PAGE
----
Heart disease risk assessment tools often underestimate CVD danger faced by RA patients

Heart disease risk assessment tools commonly used by physicians often underestimate the cardiovascular disease danger faced by rheumatoid arthritis patients, a Mayo Clinic study has found. Inflammation plays a key role in putting those with rheumatoid arthritis in greater jeopardy for heart disease, yet many cardiovascular disease risk assessment methods do not factor it in, the researchers note. More work is needed to figure out what drives heart disease in rheumatoid arthritis patients, and more accurate tools to assess that risk should be developed, the authors say. The study is published online in the American Journal of Cardiology.

In rheumatoid arthritis, the immune system attacks tissues, inflaming joints. It can also affect other parts of the body. Rheumatoid arthritis patients have a higher risk of early death than the general population, and previous research suggests cardiovascular disease is the main reason. The Mayo study gauged the accuracy of two commonly used tools for assessing heart disease danger - the Framingham and Reynolds risk scores - and found they substantially underrated cardiovascular disease danger in women and men with rheumatoid arthritis, particularly in older patients and people who test positive for rheumatoid factors, proteins produced by the immune system and often associated with rheumatoid arthritis.

"This study emphasizes that patients with rheumatoid arthritis are at higher risk for heart disease, and that conventional predictors of risk are not adequate for estimating this risk. Physicians caring for patients with rheumatoid arthritis should be aware of this heightened risk even when conventional risk factors seem to indicate no increased risk, and consider measures to assess and lower CV risk in these patients," says co-author Eric Matteson, M.D., chairman of Mayo Clinic's rheumatology division.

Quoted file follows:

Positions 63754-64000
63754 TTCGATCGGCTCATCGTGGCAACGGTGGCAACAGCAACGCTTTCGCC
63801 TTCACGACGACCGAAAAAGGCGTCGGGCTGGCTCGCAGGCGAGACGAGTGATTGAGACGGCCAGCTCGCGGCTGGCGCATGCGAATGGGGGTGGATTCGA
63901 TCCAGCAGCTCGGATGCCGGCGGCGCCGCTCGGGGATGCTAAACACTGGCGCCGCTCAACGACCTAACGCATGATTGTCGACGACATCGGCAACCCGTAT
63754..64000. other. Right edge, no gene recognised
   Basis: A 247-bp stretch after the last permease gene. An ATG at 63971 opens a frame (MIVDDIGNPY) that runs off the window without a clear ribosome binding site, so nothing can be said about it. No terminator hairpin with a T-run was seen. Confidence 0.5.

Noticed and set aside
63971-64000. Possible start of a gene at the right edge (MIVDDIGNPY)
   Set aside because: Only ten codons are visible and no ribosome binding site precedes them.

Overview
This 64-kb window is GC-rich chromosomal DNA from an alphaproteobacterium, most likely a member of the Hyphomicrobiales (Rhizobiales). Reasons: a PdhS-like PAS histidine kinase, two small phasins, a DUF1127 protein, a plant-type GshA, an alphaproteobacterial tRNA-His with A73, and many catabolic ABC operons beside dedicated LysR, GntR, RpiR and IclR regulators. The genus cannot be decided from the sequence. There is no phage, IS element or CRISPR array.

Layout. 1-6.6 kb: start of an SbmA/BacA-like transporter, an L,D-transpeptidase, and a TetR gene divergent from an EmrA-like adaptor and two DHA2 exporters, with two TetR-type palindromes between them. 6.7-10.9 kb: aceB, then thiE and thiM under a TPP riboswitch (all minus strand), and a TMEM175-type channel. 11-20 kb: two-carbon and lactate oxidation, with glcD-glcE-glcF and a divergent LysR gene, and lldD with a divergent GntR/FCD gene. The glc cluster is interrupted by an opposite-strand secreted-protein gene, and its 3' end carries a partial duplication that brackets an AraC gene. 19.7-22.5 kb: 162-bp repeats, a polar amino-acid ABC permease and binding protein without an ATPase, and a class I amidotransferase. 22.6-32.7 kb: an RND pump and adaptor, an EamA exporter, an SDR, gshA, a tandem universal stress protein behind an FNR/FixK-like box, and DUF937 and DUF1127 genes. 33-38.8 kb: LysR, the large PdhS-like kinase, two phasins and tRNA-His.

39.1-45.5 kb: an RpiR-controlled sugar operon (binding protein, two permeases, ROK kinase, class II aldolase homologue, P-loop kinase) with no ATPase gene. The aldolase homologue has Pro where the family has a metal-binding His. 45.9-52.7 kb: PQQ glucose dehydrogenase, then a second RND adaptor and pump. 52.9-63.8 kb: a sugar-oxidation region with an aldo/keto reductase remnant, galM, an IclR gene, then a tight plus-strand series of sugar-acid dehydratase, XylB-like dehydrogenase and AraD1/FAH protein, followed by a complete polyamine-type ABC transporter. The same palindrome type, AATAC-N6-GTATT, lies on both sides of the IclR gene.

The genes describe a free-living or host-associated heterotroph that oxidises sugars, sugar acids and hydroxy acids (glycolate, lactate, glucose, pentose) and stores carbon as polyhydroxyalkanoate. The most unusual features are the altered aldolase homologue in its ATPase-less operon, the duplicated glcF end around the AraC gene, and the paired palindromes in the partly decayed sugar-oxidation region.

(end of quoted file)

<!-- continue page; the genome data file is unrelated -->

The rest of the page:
Among those studied were 525 patients over 30 who were diagnosed with rheumatoid arthritis between 1988 and 2007 and had no previous history of cardiovascular disease. The study used medical records from the National Institutes of Health-funded Rochester Epidemiology Project, whose resources make Olmsted County, Minn., one of the few places in the world where researchers can examine medical data on virtually everyone in a defined geographic population to find the true frequency of certain conditions and the success of treatments.

The patients' 10-year risk of developing cardiovascular disease was measured using the Framingham and Reynolds risk scores. The mean follow-up period was 8.4 years; 84 patients developed cardiovascular disease during that time. The observed heart disease risk turned out to be twice as high among women and 65 percent higher in men than the Framingham risk score predicted, and the Reynolds tool had similar shortcomings, researchers found. Patients 75 and older proved to be three times more at risk than the Framingham score indicated. Patients with positive rheumatoid factor also had more heart disease events than the risk scores predicted.

"Ongoing research is attempting to determine how inflammation leads to increased cardiovascular risk in rheumatoid arthritis, and what treatments for rheumatoid arthritis might reduce this risk," Dr. Matteson says. "Further work must also evaluate just how patients with rheumatoid arthritis should be managed to detect and reduce their risk for cardiovascular disease."

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